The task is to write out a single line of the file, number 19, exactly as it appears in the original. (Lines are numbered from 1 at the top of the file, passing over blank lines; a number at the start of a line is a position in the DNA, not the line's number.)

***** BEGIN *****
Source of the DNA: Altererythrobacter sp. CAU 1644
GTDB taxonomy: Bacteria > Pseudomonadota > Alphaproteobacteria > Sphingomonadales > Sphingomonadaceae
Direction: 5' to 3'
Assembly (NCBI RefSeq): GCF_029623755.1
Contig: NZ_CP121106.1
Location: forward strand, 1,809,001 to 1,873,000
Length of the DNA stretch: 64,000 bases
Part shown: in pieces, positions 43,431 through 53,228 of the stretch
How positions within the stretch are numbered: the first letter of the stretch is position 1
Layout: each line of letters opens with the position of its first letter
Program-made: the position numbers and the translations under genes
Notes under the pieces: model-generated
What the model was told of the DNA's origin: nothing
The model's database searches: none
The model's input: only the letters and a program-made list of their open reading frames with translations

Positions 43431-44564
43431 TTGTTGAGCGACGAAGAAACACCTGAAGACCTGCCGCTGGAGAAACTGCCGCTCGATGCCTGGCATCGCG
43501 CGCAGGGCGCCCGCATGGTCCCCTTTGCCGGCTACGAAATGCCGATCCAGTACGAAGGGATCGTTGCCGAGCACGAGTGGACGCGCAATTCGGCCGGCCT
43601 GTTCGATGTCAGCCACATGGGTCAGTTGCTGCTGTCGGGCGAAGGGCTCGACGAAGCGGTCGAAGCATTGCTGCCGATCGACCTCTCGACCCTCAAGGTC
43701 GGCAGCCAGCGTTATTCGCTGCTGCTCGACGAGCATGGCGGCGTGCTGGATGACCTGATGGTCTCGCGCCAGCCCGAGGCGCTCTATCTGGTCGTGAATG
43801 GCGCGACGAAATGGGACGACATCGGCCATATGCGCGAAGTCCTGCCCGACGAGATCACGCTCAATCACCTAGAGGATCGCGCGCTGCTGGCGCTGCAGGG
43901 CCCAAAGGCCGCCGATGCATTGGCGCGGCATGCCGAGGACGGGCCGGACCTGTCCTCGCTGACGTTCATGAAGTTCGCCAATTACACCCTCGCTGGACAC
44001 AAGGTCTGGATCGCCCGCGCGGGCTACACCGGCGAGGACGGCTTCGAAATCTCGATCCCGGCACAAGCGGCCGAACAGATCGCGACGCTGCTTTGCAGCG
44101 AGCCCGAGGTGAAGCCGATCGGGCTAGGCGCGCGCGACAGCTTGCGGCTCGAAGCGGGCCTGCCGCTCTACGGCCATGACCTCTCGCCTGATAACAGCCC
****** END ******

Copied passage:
43601 GTTCGATGTCAGCCACATGGGTCAGTTGCTGCTGTCGGGCGAAGGGCTCGACGAAGCGGTCGAAGCATTGCTGCCGATCGACCTCTCGACCCTCAAGGTC